There is widespread concern that biological machines may evolve, proliferate, and produce unexpected interactions which might alter the ecosystem. A couple of individuals vaguely referred to the 'butterfly effect' to express the concern that scientists do not sufficiently understand the ecosystems and environments with which they are dealing in order to accurately predict the outcomes of their actions. Nature behaves in unpredictable and unforeseeable ways - there is concern that something, perhaps biodiversity, will be lost if humans intervene inadvertently in the makeup of life.

Use of Bacteria (such as E. coli and P. pseudomonas)

Use of Bacteria (such as E. coli and P. pseudomonas)

The notion of 'bacteria' generally, and particularly the strains our team plans to use, have strong medical associations and are believed by many to be hazardous to health. E coli is widely understood to cause diarrhea, nausea and vomiting, whilst pseudomonas is best known for causing infections including pneumonia and swimmer's ear. Others dismissed this concern as irrational, but agreed that the ability of bacteria to 'share' genes, evolve quickly, and survive in almost any environment called for extra care by the scientists working with these organisms.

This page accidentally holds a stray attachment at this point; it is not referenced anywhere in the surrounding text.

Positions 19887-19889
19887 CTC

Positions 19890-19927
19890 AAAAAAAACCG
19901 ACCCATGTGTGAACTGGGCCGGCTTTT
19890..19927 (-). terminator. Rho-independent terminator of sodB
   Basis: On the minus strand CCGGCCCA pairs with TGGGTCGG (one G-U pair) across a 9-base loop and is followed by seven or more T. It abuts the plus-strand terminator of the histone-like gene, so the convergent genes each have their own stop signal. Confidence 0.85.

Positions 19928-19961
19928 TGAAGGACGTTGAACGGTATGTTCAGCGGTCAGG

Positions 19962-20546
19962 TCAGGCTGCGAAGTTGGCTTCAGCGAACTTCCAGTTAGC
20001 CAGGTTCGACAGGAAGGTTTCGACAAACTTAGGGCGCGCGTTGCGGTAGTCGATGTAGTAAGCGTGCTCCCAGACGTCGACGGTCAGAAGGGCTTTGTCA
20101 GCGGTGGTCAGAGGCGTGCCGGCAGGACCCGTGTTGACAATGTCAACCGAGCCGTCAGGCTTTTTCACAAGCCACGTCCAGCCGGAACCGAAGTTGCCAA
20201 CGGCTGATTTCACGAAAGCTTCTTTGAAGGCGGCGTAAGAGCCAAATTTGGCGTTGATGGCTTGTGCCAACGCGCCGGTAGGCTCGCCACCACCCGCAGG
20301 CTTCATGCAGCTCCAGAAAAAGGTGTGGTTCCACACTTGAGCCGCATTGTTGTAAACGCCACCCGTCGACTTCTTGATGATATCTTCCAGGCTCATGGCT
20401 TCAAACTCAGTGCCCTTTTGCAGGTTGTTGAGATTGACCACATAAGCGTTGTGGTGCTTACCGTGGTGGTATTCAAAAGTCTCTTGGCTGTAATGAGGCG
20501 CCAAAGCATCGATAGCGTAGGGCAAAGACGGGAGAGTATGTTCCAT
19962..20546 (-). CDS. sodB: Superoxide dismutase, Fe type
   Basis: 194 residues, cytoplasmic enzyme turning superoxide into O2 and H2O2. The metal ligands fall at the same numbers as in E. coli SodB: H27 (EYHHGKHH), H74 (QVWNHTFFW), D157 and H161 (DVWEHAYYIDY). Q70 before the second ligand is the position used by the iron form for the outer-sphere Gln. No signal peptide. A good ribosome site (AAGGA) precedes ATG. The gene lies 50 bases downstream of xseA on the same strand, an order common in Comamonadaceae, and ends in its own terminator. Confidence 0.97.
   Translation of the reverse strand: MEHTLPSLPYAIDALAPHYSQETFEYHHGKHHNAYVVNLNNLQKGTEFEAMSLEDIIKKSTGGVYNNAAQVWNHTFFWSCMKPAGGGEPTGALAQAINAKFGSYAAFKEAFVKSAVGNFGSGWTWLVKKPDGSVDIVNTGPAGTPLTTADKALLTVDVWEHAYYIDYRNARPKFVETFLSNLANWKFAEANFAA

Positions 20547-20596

Uncontrolled release of modified organisms into the environment

Uncontrolled release of modified organisms into the environment

People have concerns that these will have unpredictable effects on ecosystems and that once taken these actions are difficult if not impossible to reverse. For example, synthetic organisms may outcompete their ‘natural’ counterparts and permanently damage biodiversity.

Spread of Antibiotic Resistance from synthetic to natural bacteria

Spread of Antibiotic Resistance from synthetic to natural bacteria

Based on vague knowledge that bacteria used in research are generally given characteristics of antibiotic resistance and that these can spread between organisms.

Bioterrorism

Bioterrorism